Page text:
Thursday, July 06, 2006

Da Vinci Code

I read this novel very quickly and defensively, to be honest, because it includes an attack on some fundamental aspects of Christian religion. The story is well developed, although the bad guys are an obvious caricature of a real-life Catholic sect. I love the idea of using art as a tool to solve a murder, and an alternate version of Christ's life and history would create a strong motive for the bad guys. So the book is good, if it is taken as a simple mystery story.

The book fundamentally misunderstands Christ's significance and the role of the church in society, though. Biblically speaking, the church is designed to be the body of Christ. As such, it should strive to be fundamentally open to all sinners who acknowledge the need for a savior. The church is imperfect at this mission, but it is far from being the secret mafia that the Da Vinci Code makes it out to be. Furthermore, Christ was not just a man, he was the embodiment of God on Earth, completely human and completely divine. The Da Vinci Code wants to treat Christ as if he were simply human, and substitutes any divine characteristics he might have with the pagan symbology of male and female gods and goddesses. It creates a false version of Christ, which is no different than other versions that have been around for centuries, if not millennia.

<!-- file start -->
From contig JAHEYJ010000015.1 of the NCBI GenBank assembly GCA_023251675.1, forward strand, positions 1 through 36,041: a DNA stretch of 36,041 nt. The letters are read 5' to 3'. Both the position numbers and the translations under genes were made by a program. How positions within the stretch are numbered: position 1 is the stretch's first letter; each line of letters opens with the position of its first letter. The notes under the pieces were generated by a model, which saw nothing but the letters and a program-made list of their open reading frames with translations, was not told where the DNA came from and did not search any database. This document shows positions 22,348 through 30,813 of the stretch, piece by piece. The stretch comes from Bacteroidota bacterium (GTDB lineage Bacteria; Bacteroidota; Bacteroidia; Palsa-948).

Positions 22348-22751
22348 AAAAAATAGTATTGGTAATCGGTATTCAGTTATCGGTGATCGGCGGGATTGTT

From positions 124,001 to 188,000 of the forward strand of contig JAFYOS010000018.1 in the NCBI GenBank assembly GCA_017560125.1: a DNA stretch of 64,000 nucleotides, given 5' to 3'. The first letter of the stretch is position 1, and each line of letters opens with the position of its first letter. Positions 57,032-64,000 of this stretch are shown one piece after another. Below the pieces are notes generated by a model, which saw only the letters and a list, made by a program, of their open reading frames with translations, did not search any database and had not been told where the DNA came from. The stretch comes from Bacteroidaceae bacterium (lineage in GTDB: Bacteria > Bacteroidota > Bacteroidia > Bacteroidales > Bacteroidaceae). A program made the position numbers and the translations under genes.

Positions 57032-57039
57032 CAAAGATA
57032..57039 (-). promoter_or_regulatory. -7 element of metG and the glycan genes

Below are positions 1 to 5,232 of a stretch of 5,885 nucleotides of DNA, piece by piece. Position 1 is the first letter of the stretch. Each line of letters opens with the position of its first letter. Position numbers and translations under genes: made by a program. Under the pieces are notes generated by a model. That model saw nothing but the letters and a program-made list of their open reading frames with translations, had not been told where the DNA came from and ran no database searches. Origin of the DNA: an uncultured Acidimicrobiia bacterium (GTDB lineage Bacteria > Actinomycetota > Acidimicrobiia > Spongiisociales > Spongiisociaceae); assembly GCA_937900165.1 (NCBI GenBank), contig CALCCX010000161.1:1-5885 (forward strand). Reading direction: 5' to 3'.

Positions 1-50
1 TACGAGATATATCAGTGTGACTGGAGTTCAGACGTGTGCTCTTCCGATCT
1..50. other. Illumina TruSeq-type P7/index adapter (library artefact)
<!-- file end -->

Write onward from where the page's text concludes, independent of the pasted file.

The attractiveness of the other versions of Christ is that they are different, but I know that Christ was indeed both human and divine. He is the only living God, who was made flesh, crucified for the sins of the world, and rose again. The authority he has in heaven and earth is demonstrated in the true Biblical accounts of Christ. I know this is "accepted dogma," but that doesn't make it any less true.

The Da Vinci Code, for all its inventiveness, does not fundamentally offer anything new to discredit the Christian religion. It is a good read, but I would warn against reading it anyone who has never encountered the living God or who has not read the full Biblical accounts of Christ's life, death, and resurrection. The false version of Christ in the Da Vinci Code is enough to warrant a "thumbs down" recommendation from me.
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